Traditional brand glossaries are therefore largely glossaries of control. The brands they describe really don’t do much for customers—except to keep them in place.

A glossary of brand innovation

In contrast to the traditional brand glossary, this is a glossary of value-based brands and of brand innovation. It contains concepts, terms and definitions for a new era of brands designed to foment new business by creating new customer opportunities. The essence of these brands is collaboration, not control. These brands create proactive new customers who leave old brands—and old companies—far behind.

Where I can’t stretch old brand concepts to fit new realities, I invent new concepts and new terms. Many of these concepts and terms are the subjects of full web posts in the Brands Create Customers weblog. (Check out the Key Posts section for examples).

This glossary is very much a work in progress. Your insights and comments are welcome, as is the dialog we can create.


Architecture of Participation

A brand model that favors customer interaction and initiative through the brand, leading to bottom-up innovation and new market growth. It stands in sharp contrast to the top-down, command-and-control architectures of legacy brands. Companies choose an architecture of participation when they desire to team with customers to build new markets.


Brands are tools that enable customers to interoperate with the universe. The genius of brands is that they have no limits. The value of brands is that through them, customers have no limits.

Brands encompass many dimensions. The following definitions touch upon key parameters:

Brand (Core Definition)
Brands are avenues of value innovation in a creative engagement between companies and their customers.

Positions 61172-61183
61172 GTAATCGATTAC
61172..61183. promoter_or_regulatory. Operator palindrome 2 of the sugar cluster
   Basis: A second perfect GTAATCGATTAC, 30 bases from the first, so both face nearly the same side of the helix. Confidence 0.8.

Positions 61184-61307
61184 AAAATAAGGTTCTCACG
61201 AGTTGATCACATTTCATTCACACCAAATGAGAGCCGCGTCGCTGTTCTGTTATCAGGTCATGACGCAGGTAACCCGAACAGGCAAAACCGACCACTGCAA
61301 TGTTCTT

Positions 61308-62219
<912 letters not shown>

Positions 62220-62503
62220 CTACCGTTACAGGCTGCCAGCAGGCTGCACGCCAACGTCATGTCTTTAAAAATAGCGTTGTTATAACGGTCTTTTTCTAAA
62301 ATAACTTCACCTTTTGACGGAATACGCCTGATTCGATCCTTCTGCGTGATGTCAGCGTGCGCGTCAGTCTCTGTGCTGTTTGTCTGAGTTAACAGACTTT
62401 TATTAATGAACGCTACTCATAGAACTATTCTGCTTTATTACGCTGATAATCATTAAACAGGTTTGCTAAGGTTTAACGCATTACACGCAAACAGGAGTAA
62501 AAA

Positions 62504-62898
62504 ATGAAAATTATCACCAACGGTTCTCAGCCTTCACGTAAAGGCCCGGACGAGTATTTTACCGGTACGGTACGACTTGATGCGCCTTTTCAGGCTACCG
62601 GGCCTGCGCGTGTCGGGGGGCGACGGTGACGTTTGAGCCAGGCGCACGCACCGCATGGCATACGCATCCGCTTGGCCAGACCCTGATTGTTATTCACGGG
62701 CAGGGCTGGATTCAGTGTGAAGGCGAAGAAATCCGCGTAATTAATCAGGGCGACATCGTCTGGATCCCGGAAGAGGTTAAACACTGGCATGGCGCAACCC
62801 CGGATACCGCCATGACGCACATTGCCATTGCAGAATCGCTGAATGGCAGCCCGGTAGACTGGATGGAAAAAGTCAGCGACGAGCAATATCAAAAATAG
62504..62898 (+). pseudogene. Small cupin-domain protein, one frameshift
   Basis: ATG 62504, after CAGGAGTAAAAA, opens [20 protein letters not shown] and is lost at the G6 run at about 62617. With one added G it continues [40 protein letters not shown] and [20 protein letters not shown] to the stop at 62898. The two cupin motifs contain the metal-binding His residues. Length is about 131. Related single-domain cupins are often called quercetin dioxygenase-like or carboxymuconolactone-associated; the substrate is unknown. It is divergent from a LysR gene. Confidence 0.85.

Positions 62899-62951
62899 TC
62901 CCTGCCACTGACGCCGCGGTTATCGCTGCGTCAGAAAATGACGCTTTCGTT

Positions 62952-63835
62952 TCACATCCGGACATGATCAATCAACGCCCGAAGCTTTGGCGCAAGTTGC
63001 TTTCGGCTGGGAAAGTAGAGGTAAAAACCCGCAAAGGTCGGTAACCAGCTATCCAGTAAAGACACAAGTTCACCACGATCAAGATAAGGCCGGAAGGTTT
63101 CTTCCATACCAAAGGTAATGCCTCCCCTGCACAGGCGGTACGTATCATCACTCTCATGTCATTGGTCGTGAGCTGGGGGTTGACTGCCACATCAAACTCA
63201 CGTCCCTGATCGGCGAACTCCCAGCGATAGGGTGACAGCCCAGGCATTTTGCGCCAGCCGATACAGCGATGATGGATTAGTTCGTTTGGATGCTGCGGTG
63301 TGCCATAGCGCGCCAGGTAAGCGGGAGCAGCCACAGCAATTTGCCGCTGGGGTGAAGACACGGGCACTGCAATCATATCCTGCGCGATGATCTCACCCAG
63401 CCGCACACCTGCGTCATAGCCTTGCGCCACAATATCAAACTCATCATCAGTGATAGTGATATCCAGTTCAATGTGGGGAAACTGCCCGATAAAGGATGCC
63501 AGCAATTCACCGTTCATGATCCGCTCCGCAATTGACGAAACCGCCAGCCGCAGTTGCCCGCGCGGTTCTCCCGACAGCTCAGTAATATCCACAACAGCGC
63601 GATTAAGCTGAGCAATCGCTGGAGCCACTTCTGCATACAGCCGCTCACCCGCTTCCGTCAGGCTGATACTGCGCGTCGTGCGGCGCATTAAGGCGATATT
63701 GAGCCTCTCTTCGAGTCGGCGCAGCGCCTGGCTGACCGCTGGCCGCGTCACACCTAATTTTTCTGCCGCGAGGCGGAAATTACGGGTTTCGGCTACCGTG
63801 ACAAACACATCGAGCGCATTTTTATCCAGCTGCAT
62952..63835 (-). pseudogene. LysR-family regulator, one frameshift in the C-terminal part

Brand (1)
A brand is vertically integrated value.

Brand (2)
Your brand is one of your capabilities. It extends your ability to deliver open-ended value to customers. When properly executed, it accelerates customers to a new realm of fulfillment which you create, and which only you can sustain.

Brand (3)
Brand is a non-commodity experience. It can grow from a product or service, a company’s character, or from artful wrappers that sharpen customer perceptions. The essence of non-commodity experience is passion. Your brand has to have it.

Brand (4)
Strategically, the way you value your customer defines your brand. A brand that treats its customers as commodities (purely to be sold to) wastes much of its potential.

Brand (5)
Brands are programs to achieve company growth through customer growth. As programs they invoke two critical perspectives: 1) “the customer inside the product,” and 2) “the customer inside the company.” Weak brands distance the customer. Strong brands open their arms.

Brand API’s

Brand API’s are application program interfaces. They provide convenient latch points for customers to grab onto brands and advance themselves through the brand. The best API’s help convert customer initiative into better brand content, context and value.

To see a brand API in action, visit Apple’s App Store.

Brand Character

Functionally, brand character is the spine of a company. It’s evident when a company is accountable to the values that make it stand tall. This means accountability in action, not on paper. Brand character draws a line that moral weakness cannot cross.

Companies with character create brands with character. Brands with character lead.

Brand Chain